By necessity, young architects do whatever is needed to keep themselves going and pay the bills—teach, serve as general contractors on small projects, fabricate lighting fixtures and furniture, and chase after jobs no matter how far away. It’s a tough way of working. But the ad hoc nature of such emerging practices keeps them nimble, which is especially valuable in an age of challenging economics and limited resources. Some of this year’s Design Vanguard firms aren’t waiting for clients to approach them, but are initiating projects and serving in multiple capacities—as designer, developer, contractor, consultant. Others have set up satellite offices in distant places, even if their firms are small. Blurring roles, disciplines, and national boundaries is all part of the young architect’s kit of survival strategies these days. —Clifford A. Pearson
Yuko Nagayama and Associates

Yuko Nagayama & Associates
A rising young architect manages her own successful practice'and family'breaking ground in design and as a professional woman.

Pictured: Urbanprem Minamiaoyama, Tokyo;

Photo ' Daici Ano

Garcia Studio

Gracia Studio
Jorge Gracia, who has located his office in the infamous town of Tijuana, is giving it a reputation for strong Modernist design.

Pictured: End'mico Resguardo Silvestre;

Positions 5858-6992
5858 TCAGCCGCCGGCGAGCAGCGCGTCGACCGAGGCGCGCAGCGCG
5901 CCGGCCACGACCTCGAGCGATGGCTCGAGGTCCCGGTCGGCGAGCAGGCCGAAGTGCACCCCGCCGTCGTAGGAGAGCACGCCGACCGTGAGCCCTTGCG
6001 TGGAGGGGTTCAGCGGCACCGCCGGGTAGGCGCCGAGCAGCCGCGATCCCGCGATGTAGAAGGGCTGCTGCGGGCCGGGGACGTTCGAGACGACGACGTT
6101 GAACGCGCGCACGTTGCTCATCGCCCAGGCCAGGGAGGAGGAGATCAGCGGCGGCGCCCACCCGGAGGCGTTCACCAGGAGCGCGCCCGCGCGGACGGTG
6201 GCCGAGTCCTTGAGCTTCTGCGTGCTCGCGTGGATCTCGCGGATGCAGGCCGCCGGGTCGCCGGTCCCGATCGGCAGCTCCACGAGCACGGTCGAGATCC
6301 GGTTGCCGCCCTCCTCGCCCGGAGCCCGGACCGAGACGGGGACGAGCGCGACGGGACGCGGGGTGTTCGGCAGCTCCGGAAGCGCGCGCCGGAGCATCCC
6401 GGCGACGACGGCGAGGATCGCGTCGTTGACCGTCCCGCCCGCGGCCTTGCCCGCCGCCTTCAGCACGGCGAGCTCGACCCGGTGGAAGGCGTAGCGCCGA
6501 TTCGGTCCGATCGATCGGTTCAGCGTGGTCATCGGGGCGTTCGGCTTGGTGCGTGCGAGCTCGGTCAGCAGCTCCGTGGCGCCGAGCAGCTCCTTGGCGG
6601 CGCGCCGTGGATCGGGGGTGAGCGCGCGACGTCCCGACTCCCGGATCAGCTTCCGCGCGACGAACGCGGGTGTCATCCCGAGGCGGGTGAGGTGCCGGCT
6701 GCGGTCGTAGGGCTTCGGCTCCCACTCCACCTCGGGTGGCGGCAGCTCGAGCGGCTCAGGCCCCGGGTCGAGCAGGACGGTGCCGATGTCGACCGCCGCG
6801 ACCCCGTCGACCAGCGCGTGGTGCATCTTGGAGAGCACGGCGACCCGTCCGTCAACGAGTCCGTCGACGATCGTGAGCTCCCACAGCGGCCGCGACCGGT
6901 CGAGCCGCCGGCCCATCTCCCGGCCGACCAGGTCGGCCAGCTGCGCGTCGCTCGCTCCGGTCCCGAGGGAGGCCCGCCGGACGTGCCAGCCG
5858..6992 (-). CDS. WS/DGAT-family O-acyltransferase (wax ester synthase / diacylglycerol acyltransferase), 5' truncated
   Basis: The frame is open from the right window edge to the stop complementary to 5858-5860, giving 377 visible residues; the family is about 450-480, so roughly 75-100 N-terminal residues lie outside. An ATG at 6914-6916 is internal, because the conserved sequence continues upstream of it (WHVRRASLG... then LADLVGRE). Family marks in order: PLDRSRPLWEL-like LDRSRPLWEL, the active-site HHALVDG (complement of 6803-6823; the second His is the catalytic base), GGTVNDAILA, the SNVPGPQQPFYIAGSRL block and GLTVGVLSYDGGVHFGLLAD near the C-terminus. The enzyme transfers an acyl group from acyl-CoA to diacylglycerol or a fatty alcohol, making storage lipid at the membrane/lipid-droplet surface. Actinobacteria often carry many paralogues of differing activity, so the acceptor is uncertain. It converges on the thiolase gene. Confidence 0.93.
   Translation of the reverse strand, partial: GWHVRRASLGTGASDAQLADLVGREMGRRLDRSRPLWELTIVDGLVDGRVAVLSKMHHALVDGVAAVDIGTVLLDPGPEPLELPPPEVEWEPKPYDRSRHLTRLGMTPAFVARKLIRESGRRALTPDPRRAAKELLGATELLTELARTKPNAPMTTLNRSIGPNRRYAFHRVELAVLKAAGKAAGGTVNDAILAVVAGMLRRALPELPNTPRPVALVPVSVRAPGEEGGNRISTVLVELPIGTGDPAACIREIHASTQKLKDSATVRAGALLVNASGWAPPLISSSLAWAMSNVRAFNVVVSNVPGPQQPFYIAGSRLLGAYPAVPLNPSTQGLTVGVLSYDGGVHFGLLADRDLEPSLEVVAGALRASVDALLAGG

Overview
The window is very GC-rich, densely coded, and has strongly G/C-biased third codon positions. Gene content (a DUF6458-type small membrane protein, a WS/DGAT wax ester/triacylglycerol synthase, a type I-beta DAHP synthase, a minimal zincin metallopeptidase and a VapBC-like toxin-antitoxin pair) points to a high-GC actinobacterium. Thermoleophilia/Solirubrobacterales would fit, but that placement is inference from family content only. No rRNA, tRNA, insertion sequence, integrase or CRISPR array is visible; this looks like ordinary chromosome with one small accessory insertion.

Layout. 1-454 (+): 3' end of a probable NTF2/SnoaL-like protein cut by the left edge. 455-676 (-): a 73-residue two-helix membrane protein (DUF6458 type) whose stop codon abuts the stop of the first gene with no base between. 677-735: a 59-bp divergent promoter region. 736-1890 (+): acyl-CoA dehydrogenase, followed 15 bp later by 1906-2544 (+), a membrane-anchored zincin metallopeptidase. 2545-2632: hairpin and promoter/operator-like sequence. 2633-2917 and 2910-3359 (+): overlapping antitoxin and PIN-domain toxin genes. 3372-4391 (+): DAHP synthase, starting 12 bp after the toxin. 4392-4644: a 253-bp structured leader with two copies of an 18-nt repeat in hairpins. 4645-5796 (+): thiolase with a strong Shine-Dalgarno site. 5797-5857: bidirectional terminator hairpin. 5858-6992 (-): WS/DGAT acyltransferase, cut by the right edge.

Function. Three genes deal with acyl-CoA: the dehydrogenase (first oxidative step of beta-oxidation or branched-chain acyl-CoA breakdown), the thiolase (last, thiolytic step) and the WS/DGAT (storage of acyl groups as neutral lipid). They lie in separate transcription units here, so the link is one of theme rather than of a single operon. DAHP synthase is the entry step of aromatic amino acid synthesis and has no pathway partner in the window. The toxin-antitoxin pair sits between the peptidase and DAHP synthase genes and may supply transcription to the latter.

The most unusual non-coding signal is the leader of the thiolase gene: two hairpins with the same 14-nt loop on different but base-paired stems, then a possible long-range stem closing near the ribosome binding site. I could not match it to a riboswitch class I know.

Photo © Luis Garc'a

Envelope Architecture Design

Envelope Architecture+Design
A San Francisco Bay Area firm deploys a minimal style to unsettle architectural expectations.

Pictured: Clipper Street House;

Photo © Todd Hido

Vo Trong Nghia Architects

Vo Trong Nghia Architects
Applying Japanese training to the vibrant but chaotic conditions of Vietnam, a firm makes the most of two cultures.

Pictured: Stacking Green;

Photo © Hiroyuki Oki


Jinhee Park and John Hong take on an age of austerity with a collection of carefully crafted projects that don't skimp on aesthetics.

Pictured: White Block Gallery;

Image courtesy SsD /' Chang Kyun Kim

Trace Architecture Office

Trace Architecture Office
A busy firm layers a commitment to social and environmental issues onto its projects in many different parts of China.

Pictured: Gaoligong Museum of Handcraft Paper;

Photo courtesy Tao

Easton Combs

A husband-and-wife team has gone back to basics, studying the material and structural innovations of centuries past to create new systems for building.

Pictured: Changing Room;

Photo ' Barkow Photo

Hironaka Ogawa and Associates

Hironaka Ogawa & Associates
A Japanese architect doesn't lose sight of his rural roots'integrating notions of the landscape and nature into his built work with skill and respect.

Pictured: Forest Chapel;

Photo ' Daici Ano

Rodriguez and Oriol Architecture

FRPO (Rodr'guez & Oriol Architecture)
A pair of Spanish architects pulls apart programs, then assembles designs with repetitive elements that create rich compositions.

Pictured: OS House;

Photo ' Jos' Hevia

MMX Studio

MMX Studio
Four designers use context as a springboard and animate their projects with suprising material applications.

Pictured: Casa Santa Catarina;

Photo ' Yoshihiro Koitani